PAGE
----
Saturday 8 August 2015

Compression and W. R. Evans

I wrote in a postscript to my blog of the sixth of July (see here) that I could not find anything about W. R. Evans, who had used the term 'compression' to describe the reduction of diphthongs to simple vowel sounds. Jack Windsor Lewis in his blog no. 502 of the 7th of August kindly referred me to the journal 'Phonetische Studien', in which Evans had published two articles which dealt with the Bell vowel system.

In volume 2 (1889) on p. 112 of said periodical I found an obituary for William Robert Evans:

Evans was an autodidact in matters phonetic. He "conducted" (as it pleased Evans to call it) the journal The spelling experimenter and phonetic investigator, which appeared in two volumes from 1880 to 1883. Evans ran a small print shop in London. He died from pulmonary consumption in London on the 21st of June 1888.

Monday 3 August 2015

Phonetic difficulties of German EFL learners - pt. 1

I plan to write several blogs on some phonetic differences between German and English and the problems arising from them for German learners, though in no particular order and certainly not exhaustive.

Today's blog first deals with the question: "Which English is to be compared with which German?" Looking back on my thirty or so years of teaching English phonetics and pronunciation at a German university the overwhelming majority of my (almost 2000) students were native speakers of German.
What kind of English should they acquire and what sort of German do they speak? The answers determine the results of the comparisons, and they determine, of course, the patterns learners should aim for.

Among the many variants of English spoken by native speakers two are usually taught at German schools and universities - General British (aka RP) and General American (and - if I'm being nasty - Denglish as a third variant). Textbooks and reference books describe and illustrate at least one of these accents, and school curricula stipulate one of them. As for German variants used by native speakers of German there's also a wide variety of accents, one of them being the codified or reference accent called "Standardlautung" by DUDEN1. This reference accent displays no regional features, is socially unmarked and preferably used in more formal situations.

I will restrict my comparisons to General British (= GB) and German "Standardlautung" (which I prefer to call 'German reference accent' or GRA for short). None of these reference accents can be delimited with great exactness, but when it comes to learning GB as a language in addition to German as one's mother tongue, it's much more important to look for problems and traps.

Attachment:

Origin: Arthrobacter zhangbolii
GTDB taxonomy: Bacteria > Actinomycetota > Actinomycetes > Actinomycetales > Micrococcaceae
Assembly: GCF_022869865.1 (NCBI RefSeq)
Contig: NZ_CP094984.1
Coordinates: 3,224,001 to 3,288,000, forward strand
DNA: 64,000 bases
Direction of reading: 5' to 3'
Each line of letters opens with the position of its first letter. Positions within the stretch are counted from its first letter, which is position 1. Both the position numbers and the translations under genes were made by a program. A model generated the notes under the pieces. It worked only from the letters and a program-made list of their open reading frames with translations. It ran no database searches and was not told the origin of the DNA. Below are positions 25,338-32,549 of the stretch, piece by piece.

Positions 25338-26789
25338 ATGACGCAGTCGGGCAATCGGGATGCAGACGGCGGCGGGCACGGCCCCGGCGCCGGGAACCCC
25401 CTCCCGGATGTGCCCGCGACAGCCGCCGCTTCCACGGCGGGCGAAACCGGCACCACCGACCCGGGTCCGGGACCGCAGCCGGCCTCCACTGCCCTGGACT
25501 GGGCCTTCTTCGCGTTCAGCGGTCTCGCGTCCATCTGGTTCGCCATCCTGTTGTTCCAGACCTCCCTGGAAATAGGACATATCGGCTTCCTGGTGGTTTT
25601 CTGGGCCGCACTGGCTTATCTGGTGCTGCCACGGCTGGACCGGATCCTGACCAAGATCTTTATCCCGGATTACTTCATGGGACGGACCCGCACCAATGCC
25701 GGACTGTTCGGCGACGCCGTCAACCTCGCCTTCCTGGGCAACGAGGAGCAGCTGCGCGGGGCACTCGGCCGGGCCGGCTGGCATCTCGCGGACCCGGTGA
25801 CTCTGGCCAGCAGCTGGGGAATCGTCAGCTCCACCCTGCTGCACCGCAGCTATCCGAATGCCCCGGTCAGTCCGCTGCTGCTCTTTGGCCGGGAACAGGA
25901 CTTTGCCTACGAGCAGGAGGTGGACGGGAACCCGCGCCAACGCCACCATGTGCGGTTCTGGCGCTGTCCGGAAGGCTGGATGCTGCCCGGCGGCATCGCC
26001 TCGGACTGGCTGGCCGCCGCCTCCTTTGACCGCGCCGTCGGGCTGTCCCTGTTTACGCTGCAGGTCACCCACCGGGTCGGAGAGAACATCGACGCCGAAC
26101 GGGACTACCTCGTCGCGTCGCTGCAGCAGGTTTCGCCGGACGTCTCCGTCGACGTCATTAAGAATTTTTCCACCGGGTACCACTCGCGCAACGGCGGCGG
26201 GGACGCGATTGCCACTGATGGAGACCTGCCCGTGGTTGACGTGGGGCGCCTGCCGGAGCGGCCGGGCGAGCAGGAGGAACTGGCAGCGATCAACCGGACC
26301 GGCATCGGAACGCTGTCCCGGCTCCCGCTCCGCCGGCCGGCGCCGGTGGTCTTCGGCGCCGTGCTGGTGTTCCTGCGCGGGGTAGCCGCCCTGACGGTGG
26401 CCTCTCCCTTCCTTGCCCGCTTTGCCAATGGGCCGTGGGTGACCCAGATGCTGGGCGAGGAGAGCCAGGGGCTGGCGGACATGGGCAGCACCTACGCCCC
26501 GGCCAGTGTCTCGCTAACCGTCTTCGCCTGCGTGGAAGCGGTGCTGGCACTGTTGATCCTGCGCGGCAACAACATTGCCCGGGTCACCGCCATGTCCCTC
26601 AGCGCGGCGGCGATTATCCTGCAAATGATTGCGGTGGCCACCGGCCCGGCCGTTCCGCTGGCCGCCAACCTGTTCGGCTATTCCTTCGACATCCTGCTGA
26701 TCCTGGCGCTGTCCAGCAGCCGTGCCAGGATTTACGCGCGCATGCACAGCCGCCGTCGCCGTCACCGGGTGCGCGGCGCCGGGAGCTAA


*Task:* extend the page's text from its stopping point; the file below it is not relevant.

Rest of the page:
Next I'd like to draw your attention to pitfalls in the area of spelling. Does spelling cause any interferences? The answer is 'yes'.
We are all too familiar with the inconsistent reflection of pronunciation in spelling. Here are a few examples.
German /yː/ as in Krümel, wühlen, Thymian, Juist, Avenue.
German /v/ as in Suite, Wahl, Vase.
German /ʃ/ as in Busch, Prosciutto2, Chassis, Ski.
German /k/ as in Ochse, Hecke, König, Okklusiv, Quai.
English /eɪ/ as in great, veil, gauge, face, rain, bay.
English /ɔː/ as in law, author, ball, board, door, four, hawk.
English /ʃ/ as in machine, shine, sugar, fascism, schedule, aggression, special.
English /v/ as in very, Stephen, savvy, of.
These inconsistencies make it impossible to guess the pronunciation of a word by simply staring at its spelling.

Native speakers of German intuitively know that initial <w> is always /v/ and that initial <v> is either /v/ or /f/. When they come across English words with an initial <w>, some will automatically associate it with the German letter-sound relation and pronounce it as /v/ or by confusion pronounce English <v> as /w/.

Then we have interlanguage homographs (at least if you ignore capitalisation), eg. G,E<wild> with E/waɪld/ and G/vilt/ or G,E<tag, mine, will, wind, wolf, warm, ...>. Some learners may assume the pronunciation of the English words is identical with the German way of pronouncing them.

Nor must we forget English words that entered the German lexicon and were adapted to the German sound system in some way or other. Here are a few examples:

German pron English pron
family /'fɛmili/ /'fæmli/
laptop /'lɛptɔp/ /'læptɒp/
cash /kɛʃ/ /kæʃ/
camping /'kɛmpiŋ/ /'kæmpɪŋ/
attachment /ə'tɛʧmɛnt/ /ə'tæʧmənt/
job /ʧɔp/ /ʤɒb/
single /'siŋl/ /sɪŋgl/
story /'ʃtɔʁi/ /'stɔːrɪ/
homepage /'hoːmpeːʧ/ /'həʊmpeɪʤ/
action /'ɛktʃn/ /'ækʃn/

It's completely normal to use the Germanised pronunciation of these loans in a German context; you  sound fairly la-di-da, if instead of saying /mainə fɛmili maxt ʃtʁɛs/ you pronounce the sentence like this: /mainə fæmli maxt stres/. If the wind stands fair, an incorrect pronunciation will not cause any misunderstanding, but ... A safe way to avoid spelling ambiguities is /trænskrɪpʃən/. And this means you have to learn to shift your attention away from what is said to how something is said, which is no easy task.

1Duden Aussprachewörterbuch (2000:34f.)
2Prosciutto, though being an Italian loanword, is frequently used by Germans.